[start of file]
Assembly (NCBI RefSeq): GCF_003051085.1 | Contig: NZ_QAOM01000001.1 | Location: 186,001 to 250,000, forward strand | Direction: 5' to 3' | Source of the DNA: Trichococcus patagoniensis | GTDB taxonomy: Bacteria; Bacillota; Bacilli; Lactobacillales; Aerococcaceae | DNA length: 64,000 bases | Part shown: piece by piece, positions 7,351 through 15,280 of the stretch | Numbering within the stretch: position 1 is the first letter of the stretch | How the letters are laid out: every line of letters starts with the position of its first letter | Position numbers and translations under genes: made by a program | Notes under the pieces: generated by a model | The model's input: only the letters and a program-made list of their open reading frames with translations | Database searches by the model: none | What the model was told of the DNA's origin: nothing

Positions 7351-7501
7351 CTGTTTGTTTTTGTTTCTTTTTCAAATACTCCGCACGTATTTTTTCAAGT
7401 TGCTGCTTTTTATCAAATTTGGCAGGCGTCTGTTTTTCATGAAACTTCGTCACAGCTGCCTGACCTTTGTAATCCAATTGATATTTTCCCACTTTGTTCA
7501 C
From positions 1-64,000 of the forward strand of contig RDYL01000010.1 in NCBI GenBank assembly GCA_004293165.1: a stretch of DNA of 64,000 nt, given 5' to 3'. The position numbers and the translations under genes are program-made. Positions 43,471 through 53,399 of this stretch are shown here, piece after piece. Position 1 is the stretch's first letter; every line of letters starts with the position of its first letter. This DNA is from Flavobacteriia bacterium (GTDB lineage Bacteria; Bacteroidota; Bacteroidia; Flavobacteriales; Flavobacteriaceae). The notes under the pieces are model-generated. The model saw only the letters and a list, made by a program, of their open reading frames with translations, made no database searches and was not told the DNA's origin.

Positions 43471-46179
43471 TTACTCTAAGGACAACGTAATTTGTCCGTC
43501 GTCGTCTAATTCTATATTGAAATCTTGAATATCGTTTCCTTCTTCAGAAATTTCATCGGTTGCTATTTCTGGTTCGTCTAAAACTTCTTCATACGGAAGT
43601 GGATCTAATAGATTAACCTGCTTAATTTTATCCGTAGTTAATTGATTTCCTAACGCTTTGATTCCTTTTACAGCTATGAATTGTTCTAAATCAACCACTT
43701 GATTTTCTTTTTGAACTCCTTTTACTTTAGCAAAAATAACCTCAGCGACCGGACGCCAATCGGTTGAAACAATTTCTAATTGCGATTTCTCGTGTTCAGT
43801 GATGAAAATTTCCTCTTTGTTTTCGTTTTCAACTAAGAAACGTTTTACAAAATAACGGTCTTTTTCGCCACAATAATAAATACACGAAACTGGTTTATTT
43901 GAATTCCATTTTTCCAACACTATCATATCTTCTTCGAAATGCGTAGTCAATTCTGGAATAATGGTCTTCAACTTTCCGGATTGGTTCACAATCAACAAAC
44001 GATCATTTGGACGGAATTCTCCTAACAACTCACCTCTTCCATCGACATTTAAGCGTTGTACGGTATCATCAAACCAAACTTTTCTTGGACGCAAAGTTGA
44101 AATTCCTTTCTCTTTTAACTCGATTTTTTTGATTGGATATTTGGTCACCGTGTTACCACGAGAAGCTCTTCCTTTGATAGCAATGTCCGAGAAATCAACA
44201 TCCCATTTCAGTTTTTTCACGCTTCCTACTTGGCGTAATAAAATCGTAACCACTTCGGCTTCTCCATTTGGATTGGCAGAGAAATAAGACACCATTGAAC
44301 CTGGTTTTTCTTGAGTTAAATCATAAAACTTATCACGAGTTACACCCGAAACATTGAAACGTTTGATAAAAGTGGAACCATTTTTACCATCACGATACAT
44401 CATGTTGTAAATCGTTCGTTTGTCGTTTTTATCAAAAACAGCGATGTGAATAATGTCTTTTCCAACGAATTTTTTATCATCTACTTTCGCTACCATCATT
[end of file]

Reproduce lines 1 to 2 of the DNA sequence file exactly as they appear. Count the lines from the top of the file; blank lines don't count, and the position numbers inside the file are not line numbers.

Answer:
Assembly (NCBI RefSeq): GCF_003051085.1 | Contig: NZ_QAOM01000001.1 | Location: 186,001 to 250,000, forward strand | Direction: 5' to 3' | Source of the DNA: Trichococcus patagoniensis | GTDB taxonomy: Bacteria; Bacillota; Bacilli; Lactobacillales; Aerococcaceae | DNA length: 64,000 bases | Part shown: piece by piece, positions 7,351 through 15,280 of the stretch | Numbering within the stretch: position 1 is the first letter of the stretch | How the letters are laid out: every line of letters starts with the position of its first letter | Position numbers and translations under genes: made by a program | Notes under the pieces: generated by a model | The model's input: only the letters and a program-made list of their open reading frames with translations | Database searches by the model: none | What the model was told of the DNA's origin: nothing

Positions 7351-7501